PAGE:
M'pas gfAter journal moune la france ac pied chique,
comme dit proverbe: Th6 ou boulli, c6 th6 ou boui!...

The slightest motion of your wrist winds ithe revolutionary .". ,
new mechanism of these Girard-Perregaax Gyromatics, '
storing away more than 40 hours running time. Thetq '
extremely precise mechanisms are protected by the most

., .. "Mmm .

1 ,. '. ..THE

We become interested in a great
;many things, and in a goodly
; number'of people for various rea-
s ons, but usually it is because we
41, figure that these people or thfigs-
.. are important in the society to
:.. wjich we belong. However, wE:
.?ape not preocedpied to any large
R':degree with those who may, in
pr one way or other, make us spend
o;.ur money by persuading us to
Purchase articles which are ne-
:' cessary, and Indispensable, as
^ wejU as objects which We could
Easily 4wego. The time in our
::- 'lives when 'it was possible for us
. to acquire a fountain pen a
- watch, a house or perhaps a car,
-1:will ever remain engraved in our
:, ..tomthe most ancient times of
A'istory, the vendor has always
'..'played an important role arid has
:i,.contributed to the expansion of
business throughout the world.
In this article we are going to
talk about the salesman-English
Stem 'which means vendor. Nbt
J'udst. the ordinary type ,.but one
"1 hose powers of persuasion and
artfutlmess forces you as it were
...tb purchase the object which he
proposes. ii Haiti they began to
'Vialk about the salesman about 19-
:-'17, 'the'period when automobile.
'.' agc l"ea began to flourish in tha
', country. This new means of trans
""portatio. was at once considered
a making, and the autoindbile 'was
',":an imnedihte sensaticc. This ebos
-i.ns-cboual (buggy without a
; re)-as it was referred to in
public, couldn't be parked with-
.' optbeLng surrounded by a crowd
i' tb..the curious. Though everybo-
:'dy appeared to agree qs td the.
'.multle' advantage* .offered by
r, this 1w4 invention, it, was never-
,P'theless not easy to bring, the
'.clientto .decide upcn 'making the
V.'-acquisition of, an automo-
.'bfle.. In spite.- of his
onthuiasm ,j o .u c o Uld s ee
F: itla'he ,had his doUbts as to the
". safety of ils' machine whose can
.0 noqade terrified him. Anmcug the
i arguments with, which he 'oppo-
S','ed the efforts of the salesman,
i.we> \ cite the price of the vehi.
ele,4which he considered too
,.hifhthough nowadays the equi-
.. va,'nt model sells three times
:',higher This together, with the
,m-hoat.fantastic tales told by pen
Spie, who had never even seen an
g'i autbmoblle, about the dangers
:..risked in a car, only increased
:..th'e decisionin of the buyer.

-S! howeverer in spite of all these
handicapsp, tie automobile conti-
:ied to arrive: ti abundance in
;al .ti Imncreasing from day to day.
ii,'he automobile agencies were
ii..ot long in feeling the necessity
,. of having trained employees in
:: their service capable of pushing
Sthe sale of this new article.

. '-' .
r' First our brokers of old, (licen-
sed and unlicensed)-became ki-
,;.terested in the automobile busi-
ness attracted by the fat commis-


-. ma I

Z tie Pu

o HAIkTI SUN -'.


sion granted on the sale of auto-
mobiles, and which apparently
could be earned so easily. Thy
were not long in finding out, how-
ever, the difficulties awaiting
them' for it was not only a ques-
tion of offering a car to an eve-it
ual customer, but there was the
matter of demonstrations, and
furnishing him all the details for
inform.ig him about the construe
tion and functionling of a car.
These brokers found that it was
easier to sell property, etc., and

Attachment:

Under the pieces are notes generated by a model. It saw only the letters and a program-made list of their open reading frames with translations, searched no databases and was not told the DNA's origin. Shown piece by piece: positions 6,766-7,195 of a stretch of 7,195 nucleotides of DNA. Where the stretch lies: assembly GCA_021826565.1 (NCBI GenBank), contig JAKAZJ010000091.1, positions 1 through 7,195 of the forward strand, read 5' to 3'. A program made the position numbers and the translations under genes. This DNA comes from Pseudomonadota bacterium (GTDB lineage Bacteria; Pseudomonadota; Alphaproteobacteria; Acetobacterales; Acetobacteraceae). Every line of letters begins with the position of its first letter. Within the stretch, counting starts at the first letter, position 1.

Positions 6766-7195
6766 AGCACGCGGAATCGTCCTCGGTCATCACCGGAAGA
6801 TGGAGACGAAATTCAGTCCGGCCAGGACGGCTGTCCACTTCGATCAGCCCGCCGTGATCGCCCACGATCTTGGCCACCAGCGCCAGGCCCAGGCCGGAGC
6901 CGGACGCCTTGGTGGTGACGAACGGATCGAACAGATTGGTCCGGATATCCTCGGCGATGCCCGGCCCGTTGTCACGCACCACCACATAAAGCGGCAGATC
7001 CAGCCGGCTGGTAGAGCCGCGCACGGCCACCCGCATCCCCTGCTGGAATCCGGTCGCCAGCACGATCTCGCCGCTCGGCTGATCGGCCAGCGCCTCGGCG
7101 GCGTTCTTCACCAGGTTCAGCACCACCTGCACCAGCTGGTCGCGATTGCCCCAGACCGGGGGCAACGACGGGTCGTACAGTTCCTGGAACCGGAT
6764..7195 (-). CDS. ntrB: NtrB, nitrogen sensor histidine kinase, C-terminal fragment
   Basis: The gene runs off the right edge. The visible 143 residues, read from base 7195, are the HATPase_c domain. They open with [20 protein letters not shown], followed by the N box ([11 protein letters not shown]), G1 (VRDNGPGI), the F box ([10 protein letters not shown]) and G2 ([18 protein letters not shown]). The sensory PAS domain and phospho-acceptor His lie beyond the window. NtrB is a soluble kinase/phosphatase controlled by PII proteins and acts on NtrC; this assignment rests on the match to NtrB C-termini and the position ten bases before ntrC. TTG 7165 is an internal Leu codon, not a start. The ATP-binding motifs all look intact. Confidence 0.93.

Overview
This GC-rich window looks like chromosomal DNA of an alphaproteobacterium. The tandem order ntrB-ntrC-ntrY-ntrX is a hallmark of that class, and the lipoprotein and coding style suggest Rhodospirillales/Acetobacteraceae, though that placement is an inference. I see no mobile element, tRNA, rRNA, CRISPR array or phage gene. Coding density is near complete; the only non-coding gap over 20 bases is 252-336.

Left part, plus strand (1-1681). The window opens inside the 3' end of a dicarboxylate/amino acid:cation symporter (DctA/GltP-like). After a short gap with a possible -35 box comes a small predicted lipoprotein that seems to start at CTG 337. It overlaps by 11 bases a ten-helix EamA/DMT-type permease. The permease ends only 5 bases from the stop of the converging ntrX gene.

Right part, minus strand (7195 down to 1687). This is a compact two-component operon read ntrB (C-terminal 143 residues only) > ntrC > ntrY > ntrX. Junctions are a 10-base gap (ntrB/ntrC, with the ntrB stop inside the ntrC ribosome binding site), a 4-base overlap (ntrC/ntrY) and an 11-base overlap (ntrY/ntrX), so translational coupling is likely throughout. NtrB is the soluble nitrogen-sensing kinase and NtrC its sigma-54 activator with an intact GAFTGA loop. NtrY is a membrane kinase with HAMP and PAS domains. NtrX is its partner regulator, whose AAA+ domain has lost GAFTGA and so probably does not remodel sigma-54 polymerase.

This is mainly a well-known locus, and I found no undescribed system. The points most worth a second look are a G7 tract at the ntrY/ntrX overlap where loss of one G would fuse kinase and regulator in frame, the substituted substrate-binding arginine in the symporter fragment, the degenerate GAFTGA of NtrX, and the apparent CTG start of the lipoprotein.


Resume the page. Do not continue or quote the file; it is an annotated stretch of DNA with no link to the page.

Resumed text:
less dangerous to drive a buggy.
Our old hands then didn't stay .n
the salesman class for long, and
they returned to the sales of
more familiar objects.

It was then that our young men
entered the arena, tid went. after
a career as future automobilists.
They quickly found out the neces
sty of acquiring certain' knowled
ge indispensable to the salesman
of automobiles: general mechr.-i-
ic,- practical psychology, possibili
ties 'of this new market, etc .
The more diligent ones immedia-
tely started reading everything
they could find on the automobi-
le, and' others-as is usually the
case-in a hurry to make money
:entered nin bataille sans bAtonv
(in a battle without being armed).
I still remember one of these
strop pressdss. (too much in a
hurry guys) short of arguments,
r..id feeling that the customer
was escaping him, cried- out' with
vehemencep gadd non men che
-ou apd betis4, toute cb machi-
ne 1A c6 casting* (listen here,
friend-you're kidding, the whole
body of this machine is *cast-
!*-g$). Casting in English means
drfontez--cast iron, not very mal-
leable and rather easily crumb-
led. At this period, to bring a cus
-tomer. around to purchasing a car
iwas a real adventure. You began
by maklpig him frequent visits.
becoming, almost an ihimate of
his-before proposing to give him
a demonstrationn' For his part,
realizing that he was becoming
more and more importrn-t to you
arranged 'to prolong the situation
from which he hoped to draw the
most possible advantages. It was
alwys, a good sign when the cu'
tomer finished by accepting to-gr
with you for a drive in the car.
Exactly at the hour fixed by him
Small the family awaited you dres
sed in their Sunday best. He fix
ed the itinerary to be followed.
he was bent on being seen in
an automobile by his relatives
and friends residing in certain
neighborhoods. It was then that
the salesman's calvary began
The trip across town was not a'
ways without incident. There
were c.-ily a few paved streets
and in certain places you couldn't
cross the large mud puddes en
the road without having to push
the car. This was great fun for
the simpletons who followed
shouting: (LI COLE...11 cold...
pouss6606!* (HE IS STUCK...he

stuck...pushhh!). It was not al-
ways that the promenade through
the city sufficed to convince the
customer. He wanted to make cer
ta'.i that the car could stand up
on the road, and climb the slopes
with facility You had to resign
yourself, and take the route to
Petionviie which was then adirt